After three weeks, eight flights, a wedding and some workshops, I’m finally back from my trip to Australia. It was a great trip – as well as spending time with my friends and family, I had the chance to reconnect with the procurement community ‘down under’.
Australia is where I started my procurement career and I feel I know the landscape down there pretty well. So on the flight home I penned my tips for anyone considering a procurement role in the ’lucky country’.
1. You’ll land in a hotbed of procurement talent
The spotlight is shining bright on Australian procurement professionals. Kylie Towie, the CPO of WA Health, won this year’s ‘Procurement Leader of the Year’ Award. Last year’s winner was another Australian Scott Wharton, who is working in New York as the Global Head of Enterprise Supply Chain for Citi.
The Procurement Leaders Award pits the top supply chain and procurement professionals from around the globe against one another. Having Australians win the award in consecutive years is a major achievement for Australian procurement.
According to Eva Wimmers, the former CPO of Deutsche Telekom, the procurement function in Australia is in a mature state.
2. Be Wary of the Boom
Unlike the rest of the developed world, the Australian economy was, by and large, unaffected by the Global Financial Crisis. In fact, Australia has seen unbroken economic growth for the last twenty something years. Unemployment rates are enviably low (6 per cent), there is very little public debt and inflation has been stable for many years.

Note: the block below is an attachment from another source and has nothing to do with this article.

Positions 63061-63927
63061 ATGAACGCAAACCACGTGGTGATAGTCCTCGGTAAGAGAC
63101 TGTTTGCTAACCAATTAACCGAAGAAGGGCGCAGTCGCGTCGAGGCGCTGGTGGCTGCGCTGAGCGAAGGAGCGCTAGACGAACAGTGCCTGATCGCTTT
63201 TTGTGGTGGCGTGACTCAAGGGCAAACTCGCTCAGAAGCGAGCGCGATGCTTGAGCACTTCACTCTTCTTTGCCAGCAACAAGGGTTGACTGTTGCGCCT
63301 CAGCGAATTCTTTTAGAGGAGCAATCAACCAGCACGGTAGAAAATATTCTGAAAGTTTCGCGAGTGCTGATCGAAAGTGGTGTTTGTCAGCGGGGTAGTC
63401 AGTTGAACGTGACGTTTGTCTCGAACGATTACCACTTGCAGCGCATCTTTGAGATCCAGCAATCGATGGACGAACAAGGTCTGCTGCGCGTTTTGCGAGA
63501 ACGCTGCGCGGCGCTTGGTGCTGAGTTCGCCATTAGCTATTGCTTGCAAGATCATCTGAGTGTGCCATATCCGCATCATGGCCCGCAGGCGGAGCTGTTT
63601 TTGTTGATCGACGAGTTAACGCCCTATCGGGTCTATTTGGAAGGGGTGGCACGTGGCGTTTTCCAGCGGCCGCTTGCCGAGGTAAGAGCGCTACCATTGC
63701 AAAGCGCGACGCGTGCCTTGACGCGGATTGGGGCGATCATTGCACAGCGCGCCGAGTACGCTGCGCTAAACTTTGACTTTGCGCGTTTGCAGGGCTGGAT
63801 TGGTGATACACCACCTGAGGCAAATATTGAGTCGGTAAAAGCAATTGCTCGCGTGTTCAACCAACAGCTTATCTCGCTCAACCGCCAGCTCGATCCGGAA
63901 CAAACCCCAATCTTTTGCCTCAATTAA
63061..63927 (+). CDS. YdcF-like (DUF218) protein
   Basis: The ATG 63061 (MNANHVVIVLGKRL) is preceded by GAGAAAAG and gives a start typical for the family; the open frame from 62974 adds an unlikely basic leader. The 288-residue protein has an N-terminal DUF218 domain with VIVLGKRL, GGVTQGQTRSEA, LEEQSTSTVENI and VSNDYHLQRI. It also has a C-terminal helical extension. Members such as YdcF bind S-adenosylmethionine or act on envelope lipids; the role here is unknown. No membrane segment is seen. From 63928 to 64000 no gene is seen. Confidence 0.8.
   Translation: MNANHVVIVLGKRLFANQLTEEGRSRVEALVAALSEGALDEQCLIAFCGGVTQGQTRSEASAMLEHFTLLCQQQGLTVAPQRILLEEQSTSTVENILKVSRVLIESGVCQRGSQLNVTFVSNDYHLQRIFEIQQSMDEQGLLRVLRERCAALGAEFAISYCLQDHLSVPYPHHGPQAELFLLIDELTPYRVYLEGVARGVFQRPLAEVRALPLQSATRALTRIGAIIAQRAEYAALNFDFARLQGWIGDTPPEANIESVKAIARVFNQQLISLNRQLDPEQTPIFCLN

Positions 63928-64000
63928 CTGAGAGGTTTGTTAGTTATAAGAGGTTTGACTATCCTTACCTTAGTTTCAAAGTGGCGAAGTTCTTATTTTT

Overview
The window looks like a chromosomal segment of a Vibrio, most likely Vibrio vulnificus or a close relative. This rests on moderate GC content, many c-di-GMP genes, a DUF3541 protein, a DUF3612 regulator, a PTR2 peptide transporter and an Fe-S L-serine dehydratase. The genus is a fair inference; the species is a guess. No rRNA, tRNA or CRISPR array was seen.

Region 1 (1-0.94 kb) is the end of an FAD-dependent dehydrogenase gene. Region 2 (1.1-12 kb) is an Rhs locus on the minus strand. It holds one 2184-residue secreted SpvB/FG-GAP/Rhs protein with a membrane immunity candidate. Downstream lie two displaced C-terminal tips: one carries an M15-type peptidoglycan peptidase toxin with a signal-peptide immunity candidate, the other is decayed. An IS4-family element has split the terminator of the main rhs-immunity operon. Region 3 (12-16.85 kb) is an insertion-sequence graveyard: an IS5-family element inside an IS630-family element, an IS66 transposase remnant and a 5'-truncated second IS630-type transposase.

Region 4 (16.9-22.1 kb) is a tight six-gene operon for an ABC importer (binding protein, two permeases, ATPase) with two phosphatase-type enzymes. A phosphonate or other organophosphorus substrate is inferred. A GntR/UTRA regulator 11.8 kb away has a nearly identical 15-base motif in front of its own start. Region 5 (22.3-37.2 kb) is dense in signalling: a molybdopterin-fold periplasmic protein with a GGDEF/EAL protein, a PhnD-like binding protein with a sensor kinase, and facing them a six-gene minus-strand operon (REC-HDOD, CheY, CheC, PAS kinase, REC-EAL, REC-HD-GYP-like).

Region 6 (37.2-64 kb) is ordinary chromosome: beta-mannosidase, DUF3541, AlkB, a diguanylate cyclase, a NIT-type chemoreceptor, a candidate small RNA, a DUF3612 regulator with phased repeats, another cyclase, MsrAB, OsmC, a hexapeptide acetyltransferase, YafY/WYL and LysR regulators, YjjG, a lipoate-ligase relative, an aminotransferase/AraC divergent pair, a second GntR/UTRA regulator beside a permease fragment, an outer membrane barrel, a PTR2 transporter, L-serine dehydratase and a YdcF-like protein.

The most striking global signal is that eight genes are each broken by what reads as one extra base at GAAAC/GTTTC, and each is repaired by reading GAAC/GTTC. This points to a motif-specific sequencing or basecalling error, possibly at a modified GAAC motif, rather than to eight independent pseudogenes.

For procurement, huge resource and infrastructure projects over the last decade have meant that Australian companies have needed to purchase a lot of stuff.
Sounds perfect, right?
Not quite. The Australian economy weathered the financial crisis largely thanks to its enormous natural resource sector (and the Chinese appetite to consume these resources). However, 2015 has seen shaky growth figures from China, causing commodity prices to plummet, and the Australian economy is feeling the pinch.
Large resource projects have been mothballed, and will likely remain so, until commodity prices show significant signs of recovery. While the mining and resources sectors are only one part of the Australian economy, the knock-on impacts for business confidence across the country cannot be understated.
3. The supply market is shallow
Although the Australian economy is strong, it’s important to remember that it is also isolated and relatively small. As such, the depth of the supply market is not comparable to markets in Europe and the USA.
Monopoly or duopoly suppliers dominate many industries, meaning you’ll need to get creative with your category management plans. Good category managers are constantly looking to create competitive tension in the supply base. This may mean leveraging international suppliers more frequently or even producing the required product internally.
4. You’ll be part of a connected community
The Australian procurement community is well connected. There are more than 2000 Australian members of Procurious (it’s one of our strongest membership groups).